SUMMARY OF THE INVENTION The anti-inflammatory agents of this invention are represented by the formulae:
and the acid addition salts thereof, where:
Ar and A are each selected from the group consisting of furyl, thienyl, pyridyl, phenyl and substituted phenyl 3,772,441 Patented Nov. 13, 1973 Of particular interest, because of their usefulness as antiinflammatory agents, are congeners of Formula I wherein Ar and Ar are each phenyl or substituted phenyl wherein said substituent is fluorine, chlorine, bromine, alkyl, alkoxy or alkylthio each containing from 1 to 4 carbon atoms; R is hydrogen or alkyl containing 1 to 4 carbon atoms; and R is trifluoromethyl. Also of interest are those antiinflammatory agents of Formulae II and III wherein Ar, Ar and R are each phenyl and substituted phenyl where said substituent is fluorine, chlorine, bromine, alkyl, alkoxy or alkylthio each containing from 1 to 4 carbon atoms and R is hydrogen. Also, compounds of the present invention, surprisingly, have shown excellent activity as inhibitors of platelet aggregation.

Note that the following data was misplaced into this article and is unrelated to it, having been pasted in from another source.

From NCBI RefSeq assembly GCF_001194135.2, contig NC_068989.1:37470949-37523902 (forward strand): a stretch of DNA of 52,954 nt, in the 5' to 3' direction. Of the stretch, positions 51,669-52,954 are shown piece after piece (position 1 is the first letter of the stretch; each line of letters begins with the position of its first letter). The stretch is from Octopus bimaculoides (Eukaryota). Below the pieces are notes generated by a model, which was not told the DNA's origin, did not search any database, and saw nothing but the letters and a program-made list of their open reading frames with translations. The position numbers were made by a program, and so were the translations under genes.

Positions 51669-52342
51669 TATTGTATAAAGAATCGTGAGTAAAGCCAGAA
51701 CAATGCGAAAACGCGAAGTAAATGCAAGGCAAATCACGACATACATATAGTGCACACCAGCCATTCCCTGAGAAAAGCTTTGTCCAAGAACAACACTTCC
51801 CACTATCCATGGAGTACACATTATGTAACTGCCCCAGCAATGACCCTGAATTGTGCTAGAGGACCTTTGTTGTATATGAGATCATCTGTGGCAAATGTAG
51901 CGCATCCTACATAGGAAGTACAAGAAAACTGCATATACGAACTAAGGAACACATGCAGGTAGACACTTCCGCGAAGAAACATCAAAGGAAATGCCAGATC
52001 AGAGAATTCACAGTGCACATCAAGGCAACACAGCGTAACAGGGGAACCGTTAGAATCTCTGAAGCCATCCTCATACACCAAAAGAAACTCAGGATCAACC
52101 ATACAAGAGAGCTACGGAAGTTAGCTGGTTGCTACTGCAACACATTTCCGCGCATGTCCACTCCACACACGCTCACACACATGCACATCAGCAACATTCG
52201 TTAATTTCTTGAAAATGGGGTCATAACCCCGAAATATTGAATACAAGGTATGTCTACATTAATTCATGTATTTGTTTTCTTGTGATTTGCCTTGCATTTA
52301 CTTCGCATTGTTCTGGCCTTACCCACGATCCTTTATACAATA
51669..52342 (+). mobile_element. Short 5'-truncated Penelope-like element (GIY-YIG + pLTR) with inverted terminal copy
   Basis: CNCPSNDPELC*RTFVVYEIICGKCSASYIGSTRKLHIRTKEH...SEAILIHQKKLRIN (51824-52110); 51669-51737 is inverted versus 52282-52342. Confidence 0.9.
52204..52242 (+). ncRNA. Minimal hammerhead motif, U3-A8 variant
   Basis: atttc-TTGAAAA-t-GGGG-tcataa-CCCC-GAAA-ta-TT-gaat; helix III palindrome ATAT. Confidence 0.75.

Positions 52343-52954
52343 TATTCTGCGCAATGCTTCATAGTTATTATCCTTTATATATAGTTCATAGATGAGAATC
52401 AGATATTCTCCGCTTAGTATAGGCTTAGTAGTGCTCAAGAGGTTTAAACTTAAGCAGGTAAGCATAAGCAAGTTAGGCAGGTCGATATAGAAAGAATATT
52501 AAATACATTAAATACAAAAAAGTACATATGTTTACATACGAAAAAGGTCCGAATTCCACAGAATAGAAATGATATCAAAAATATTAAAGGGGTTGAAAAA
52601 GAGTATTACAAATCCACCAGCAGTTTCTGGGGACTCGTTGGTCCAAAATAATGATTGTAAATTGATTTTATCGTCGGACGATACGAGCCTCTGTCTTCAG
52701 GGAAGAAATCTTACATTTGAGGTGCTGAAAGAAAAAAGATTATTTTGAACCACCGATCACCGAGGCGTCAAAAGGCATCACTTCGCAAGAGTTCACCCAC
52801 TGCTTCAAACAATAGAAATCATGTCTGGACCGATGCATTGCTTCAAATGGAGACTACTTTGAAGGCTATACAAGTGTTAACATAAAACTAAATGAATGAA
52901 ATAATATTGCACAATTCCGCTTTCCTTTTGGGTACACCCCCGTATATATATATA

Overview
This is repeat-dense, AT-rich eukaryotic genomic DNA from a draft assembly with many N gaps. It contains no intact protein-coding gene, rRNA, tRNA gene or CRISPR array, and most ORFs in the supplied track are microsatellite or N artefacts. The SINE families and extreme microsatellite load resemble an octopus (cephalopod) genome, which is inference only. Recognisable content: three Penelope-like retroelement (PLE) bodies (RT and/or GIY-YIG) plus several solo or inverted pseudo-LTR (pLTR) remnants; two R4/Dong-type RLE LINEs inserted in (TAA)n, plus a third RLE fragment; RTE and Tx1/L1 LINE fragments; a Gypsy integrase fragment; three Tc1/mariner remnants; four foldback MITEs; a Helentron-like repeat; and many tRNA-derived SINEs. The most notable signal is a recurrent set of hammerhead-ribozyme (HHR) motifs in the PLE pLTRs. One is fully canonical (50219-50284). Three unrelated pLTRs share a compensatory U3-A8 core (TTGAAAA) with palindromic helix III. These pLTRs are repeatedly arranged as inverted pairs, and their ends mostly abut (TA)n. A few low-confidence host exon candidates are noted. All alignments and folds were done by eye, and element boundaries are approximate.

Also considered within the scope of this invention are compounds of the formulae:
Ar\ 0 F; Ar Ar I and V N 0 F3 R3 R4 (I and the alkylation products thereof, wherein Ar and Ar are as previously indicated and R and R when considered separately are lower alkyl or trifluoromethyl and R and R when taken together with the carbon atom to which they are attached form a ring containing from 6 to 8 carbon atoms which can be interrupted by the hetero atom S, O or NH.
DETAILED DESCRIPTION 'OF THE INVENTION In accordance with the process employed for preparing the polyarylimidazoles of the present invention of the Formulae I, H and III:
wherein Ar, Ar and R are as previously defined and R is hydrogen, the following scheme is illustrative:
AlC]C-AI" RaCHO CHsCO|NH -0 I and .Ar-C-fiJ-R; ArCHO CHaCOaNHa Hand III Both the above illustrated reactions are conducted under similar reaction conditions, which are essentially those as employed by Davidson et al., J. Org. Chem., 2, 319 (1937), and comprise heating a mixture of an a-diketone, an aldehyde or derivative thereof and ammonium acetate in a solvent of glacial acetic acid. As much as a five to ten-fold excess of ammonium acetate can be employed. The amount of aldehyde used in relation to the diketone can vary from an equimolar amount to as much as a 100% excess.